Leaping off point for Phong Nha
Once known as the “City of Roses”, Dong Hoi suffered greatly during the Vietnam War thanks to its strategic location close to the dividing line between North and South, the DMZ. On February 11, 1965, American B-52s obliterated the city, razing it to the ground. After the bombardment only four things remained standing: a water tower, the Quang Binh Gate, Tam Toa Catholic Church and a single palm tree. You can still see the church ruins and the gate today. Perhaps they can be taken as symbols of the city’s resilience.
Browse hotels in Dong Hoi on Agoda
Provided by Travelfish partner Agoda.
Now the capital of Quang Binh province, Dong Hoi has risen from the ashes and is now the gateway to Phong Nha-Ke Bang National Park. The UNESCO World Heritage-listed park, 50 kilometres northwest of the city, is home to the world’s most spectacular caves. There’s no reason not to stay closer to the caves in pastoral Phong Nha town. But Dong Hoi is larger, has better value accommodation and it’s well-connected. The city is a major train stop on the North-South railway, it’s on arterial Highway 1A and it has an airport. So if you’re short on time, Phong Nha Cave, Paradise Cave and the Dark Cave are an easy day trip from Dong Hoi. All hotels and hostels here offer some sort of transport or tour.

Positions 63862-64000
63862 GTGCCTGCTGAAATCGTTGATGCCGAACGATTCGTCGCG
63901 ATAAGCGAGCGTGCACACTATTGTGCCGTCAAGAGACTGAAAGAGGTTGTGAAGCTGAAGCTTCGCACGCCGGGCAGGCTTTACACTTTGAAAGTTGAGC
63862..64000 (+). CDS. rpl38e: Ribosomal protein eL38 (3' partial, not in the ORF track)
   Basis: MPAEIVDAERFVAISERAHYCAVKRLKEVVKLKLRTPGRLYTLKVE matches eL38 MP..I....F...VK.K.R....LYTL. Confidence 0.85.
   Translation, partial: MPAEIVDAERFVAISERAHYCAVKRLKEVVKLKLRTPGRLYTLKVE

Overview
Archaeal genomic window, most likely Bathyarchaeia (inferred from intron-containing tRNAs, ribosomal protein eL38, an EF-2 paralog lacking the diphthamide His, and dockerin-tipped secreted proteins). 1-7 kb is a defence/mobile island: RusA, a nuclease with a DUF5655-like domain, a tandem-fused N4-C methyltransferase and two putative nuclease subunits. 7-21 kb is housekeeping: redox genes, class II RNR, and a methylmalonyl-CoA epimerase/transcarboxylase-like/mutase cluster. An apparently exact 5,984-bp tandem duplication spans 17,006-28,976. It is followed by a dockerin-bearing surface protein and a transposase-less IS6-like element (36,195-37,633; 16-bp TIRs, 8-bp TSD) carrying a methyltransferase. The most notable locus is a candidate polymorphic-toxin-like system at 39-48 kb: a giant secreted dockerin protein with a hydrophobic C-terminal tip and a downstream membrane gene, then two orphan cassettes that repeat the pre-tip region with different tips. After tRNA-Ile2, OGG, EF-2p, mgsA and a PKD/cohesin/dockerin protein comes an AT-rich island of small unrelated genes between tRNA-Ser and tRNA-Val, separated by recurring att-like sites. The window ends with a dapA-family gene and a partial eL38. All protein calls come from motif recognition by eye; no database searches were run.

Aside from the caves, Dong Hoi has enough to hold your interest for a day, or even more during the summer months of April to October, when you can enjoy miles of beaches. In fact, the city is gaining interest amid domestic tourists as a seaside getaway, as evidenced by an endless row of seafood restaurants on Nhat Le Beach and new sea view hotels under construction. To encourage tourism growth, the provincial government is offering a cash incentive per bed to new hotel ... Travelfish members only (Full text is around 600 words.)